Upcoming Thesis Defenses

July 5, 2022
10:00 a.m., Meliora 269 & Zoom meeting

Thesis Defense: Joseph German, Brain & Cognitive Sciences (Advisors: Robbie Jacobs and Len Schubert)

Explaining the Flexible Use of Conceptual Knowledge in Human Cognition and Runtime Learning

We introduce the “runtime learning hypothesis”, which states that people quickly learn to perform unfamiliar tasks as the tasks arise by using task-relevant instances of concepts stored in memory during mental training. To make learning rapid, the hypothesis claims that only a few class instances are used, but these instances are especially valuable for training. The paper motivates the hypothesis by describing related ideas from the cognitive science and machine learning literatures. Using computer simulation, we show that deep neural networks (DNNs) can learn effectively from small, curated training sets, and that valuable training items tend to lie toward the centers of data item clusters in an abstract feature space. In a series of three behavioral experiments, we show that people can also learn effectively from small, curated training sets. Critically, we find that participant reaction times and fitted drift rates are best accounted for by the confidences of DNNs trained on small datasets of highly valuable items.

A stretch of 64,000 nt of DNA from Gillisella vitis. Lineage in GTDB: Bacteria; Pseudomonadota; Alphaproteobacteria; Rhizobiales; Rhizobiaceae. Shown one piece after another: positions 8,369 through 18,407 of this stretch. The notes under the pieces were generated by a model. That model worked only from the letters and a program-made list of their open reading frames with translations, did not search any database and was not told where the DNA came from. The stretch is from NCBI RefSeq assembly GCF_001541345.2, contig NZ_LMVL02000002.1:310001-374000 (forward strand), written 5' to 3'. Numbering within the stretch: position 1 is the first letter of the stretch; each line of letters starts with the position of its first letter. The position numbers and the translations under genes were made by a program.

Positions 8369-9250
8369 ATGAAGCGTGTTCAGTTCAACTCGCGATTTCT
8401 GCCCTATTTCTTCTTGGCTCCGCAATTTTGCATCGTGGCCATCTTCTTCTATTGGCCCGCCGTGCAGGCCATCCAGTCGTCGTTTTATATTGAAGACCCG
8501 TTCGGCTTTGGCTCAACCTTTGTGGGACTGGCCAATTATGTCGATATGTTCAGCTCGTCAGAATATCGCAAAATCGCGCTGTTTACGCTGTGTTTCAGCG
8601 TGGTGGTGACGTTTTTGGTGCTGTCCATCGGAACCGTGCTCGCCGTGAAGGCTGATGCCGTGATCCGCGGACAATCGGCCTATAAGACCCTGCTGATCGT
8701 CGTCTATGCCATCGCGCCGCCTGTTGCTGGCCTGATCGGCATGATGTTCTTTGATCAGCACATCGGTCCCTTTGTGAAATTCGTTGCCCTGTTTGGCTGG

In order to extend the runtime learning hypothesis, we then explore the area of few-shot learning and relate it to the human capacity to “learn to learn”. We perform a proof-of-concept examination of the ability of runtime learning to make use of various few-shot learning algorithms to account for human behavioral data. We also speculate on how additional work in few-shot learning, in particular more challenging datasets and training algorithms that encourage feature adaptation, may improve this explanatory ability.

In light of the importance of similarity judgments in few-shot learning, we next describe and analyze the performance of metric learning systems, including deep neural networks (DNNs), on a new dataset of human similarity judgments of “Fribbles”, naturalistic, part-based objects. Metrics trained using pixel-based or DNN-based representations fail to explain our experimental data, but a metric trained with a viewpoint-invariant, part-based representation produces a good fit. We also find that although neural networks can learn to extract the part-based representation—and therefore should be capable of learning to model our data—networks trained with a “triplet loss” function based on similarity judgments do not perform well. We analyze this failure, providing a mathematical description of the relationship between the metric learning objective function and the triplet loss function. The comparatively poor performance of neural networks appears to be due to the nonconvexity of the optimization problem in network weight space. We discuss the implications for neural network research as a whole.